Sorry, Katie; I hope you won’t be too hurt if I decline your friendship. I’m selective about who I befriend in social networking sites, and about who I glorify.

A Reluctant Non-Endorsement

I opened my  (Toledo) Blade this morning, and read my way to the Op-Ed pages, where I found that the lofty editorial board chose not to use its traditional space to make its traditional endorsement of its favorite mayoral candidate. They claim to endorse neither Wilkowski nor Bell.

 I see things a little differently–the team stands equally behind both men, therefore, it rubber stamps both candidates, or perhaps, some quality or qualification in each of the men vying for  the 22nd-floor throne. Ah, t’wer it possible that both men could be combined into one fair leader who could create prosperity from the ashes! But this is not in keeping with the role of the American newspaper in our daily lives.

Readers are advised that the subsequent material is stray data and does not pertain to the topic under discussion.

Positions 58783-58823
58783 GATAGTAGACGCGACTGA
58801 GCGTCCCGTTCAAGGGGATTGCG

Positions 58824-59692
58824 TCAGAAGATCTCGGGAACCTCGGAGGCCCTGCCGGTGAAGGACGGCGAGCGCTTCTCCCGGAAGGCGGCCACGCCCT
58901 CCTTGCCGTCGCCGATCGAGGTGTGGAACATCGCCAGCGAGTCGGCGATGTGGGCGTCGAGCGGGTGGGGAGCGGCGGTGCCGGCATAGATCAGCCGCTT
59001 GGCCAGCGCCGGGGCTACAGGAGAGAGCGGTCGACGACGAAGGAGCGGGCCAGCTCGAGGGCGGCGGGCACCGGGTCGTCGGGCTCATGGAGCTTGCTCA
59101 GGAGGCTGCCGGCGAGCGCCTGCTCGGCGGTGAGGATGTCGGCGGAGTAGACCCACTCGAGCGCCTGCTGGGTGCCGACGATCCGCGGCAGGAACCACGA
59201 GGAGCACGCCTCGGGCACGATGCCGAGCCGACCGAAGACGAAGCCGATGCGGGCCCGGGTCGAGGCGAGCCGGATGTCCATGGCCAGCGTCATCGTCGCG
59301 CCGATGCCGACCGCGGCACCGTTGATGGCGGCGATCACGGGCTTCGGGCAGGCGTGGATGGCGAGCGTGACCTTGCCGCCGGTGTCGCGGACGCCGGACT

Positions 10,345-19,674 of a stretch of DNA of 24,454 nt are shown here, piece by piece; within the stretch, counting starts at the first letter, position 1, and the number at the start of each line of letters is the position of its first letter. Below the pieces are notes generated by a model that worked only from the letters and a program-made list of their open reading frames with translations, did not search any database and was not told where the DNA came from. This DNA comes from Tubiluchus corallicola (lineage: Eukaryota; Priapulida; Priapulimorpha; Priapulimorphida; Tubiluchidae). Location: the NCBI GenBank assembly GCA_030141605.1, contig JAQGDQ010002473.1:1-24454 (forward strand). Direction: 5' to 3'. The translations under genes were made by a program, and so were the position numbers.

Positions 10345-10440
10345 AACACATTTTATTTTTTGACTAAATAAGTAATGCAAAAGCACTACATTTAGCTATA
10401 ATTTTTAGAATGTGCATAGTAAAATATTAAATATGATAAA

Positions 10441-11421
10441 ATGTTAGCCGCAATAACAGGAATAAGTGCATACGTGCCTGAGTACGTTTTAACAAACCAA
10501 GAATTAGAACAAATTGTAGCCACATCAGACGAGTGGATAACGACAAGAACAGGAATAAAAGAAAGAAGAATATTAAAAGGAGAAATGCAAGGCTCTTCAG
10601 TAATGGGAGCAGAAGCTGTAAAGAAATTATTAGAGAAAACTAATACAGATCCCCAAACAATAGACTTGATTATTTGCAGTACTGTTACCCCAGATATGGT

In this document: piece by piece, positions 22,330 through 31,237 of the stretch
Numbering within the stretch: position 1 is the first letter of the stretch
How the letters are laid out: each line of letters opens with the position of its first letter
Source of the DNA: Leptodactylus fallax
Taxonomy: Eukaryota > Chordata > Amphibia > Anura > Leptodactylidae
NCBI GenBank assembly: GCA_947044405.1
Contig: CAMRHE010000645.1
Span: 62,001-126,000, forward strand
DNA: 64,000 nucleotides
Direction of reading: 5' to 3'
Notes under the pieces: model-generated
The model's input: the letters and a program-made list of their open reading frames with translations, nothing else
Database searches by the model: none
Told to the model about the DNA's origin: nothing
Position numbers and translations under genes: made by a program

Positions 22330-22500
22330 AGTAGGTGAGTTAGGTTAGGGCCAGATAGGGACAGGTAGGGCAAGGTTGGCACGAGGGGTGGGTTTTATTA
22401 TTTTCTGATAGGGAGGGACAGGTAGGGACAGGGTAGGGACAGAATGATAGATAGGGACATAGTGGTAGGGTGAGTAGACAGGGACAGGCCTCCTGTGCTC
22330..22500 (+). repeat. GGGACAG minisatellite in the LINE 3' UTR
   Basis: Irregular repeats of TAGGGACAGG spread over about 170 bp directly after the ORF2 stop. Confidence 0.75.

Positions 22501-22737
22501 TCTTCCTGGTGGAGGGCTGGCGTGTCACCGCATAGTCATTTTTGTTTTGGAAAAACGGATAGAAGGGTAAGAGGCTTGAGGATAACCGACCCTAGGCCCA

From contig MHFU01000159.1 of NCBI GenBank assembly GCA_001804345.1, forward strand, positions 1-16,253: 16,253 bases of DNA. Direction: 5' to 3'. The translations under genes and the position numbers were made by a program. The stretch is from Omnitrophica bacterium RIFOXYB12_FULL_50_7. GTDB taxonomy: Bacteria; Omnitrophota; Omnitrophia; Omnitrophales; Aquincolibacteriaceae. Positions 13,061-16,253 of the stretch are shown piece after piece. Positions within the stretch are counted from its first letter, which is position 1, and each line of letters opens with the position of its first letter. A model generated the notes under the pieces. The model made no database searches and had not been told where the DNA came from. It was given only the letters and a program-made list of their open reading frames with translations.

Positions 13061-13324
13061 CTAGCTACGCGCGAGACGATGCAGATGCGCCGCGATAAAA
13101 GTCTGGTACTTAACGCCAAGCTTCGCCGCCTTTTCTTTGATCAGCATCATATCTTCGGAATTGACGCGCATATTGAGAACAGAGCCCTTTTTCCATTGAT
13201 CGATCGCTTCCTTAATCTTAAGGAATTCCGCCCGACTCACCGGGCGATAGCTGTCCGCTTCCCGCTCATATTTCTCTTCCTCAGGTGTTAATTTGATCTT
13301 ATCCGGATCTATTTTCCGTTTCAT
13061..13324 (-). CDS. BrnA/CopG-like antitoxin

Newspapers have ALWAYS been a strong influence in politics in this nation, and newspaper editors have been the engine driving that machine. WHY, the editorial board would so flippantly dismiss its mission, choosing the “Good Choice for Mayor” route is worthy of analysis.

The wishy-washy editorial ends with this statement:   “And so we reluctantly defer to the electorate, hoping that they will turn out in large numbers to make their wishes known on Tuesday.”

Is this a kinder, friendlier, everybody’s happy Toledo Blade? Don’t be too quick to draw that conclusion–

 Let’s look at word choice: Reluctantly?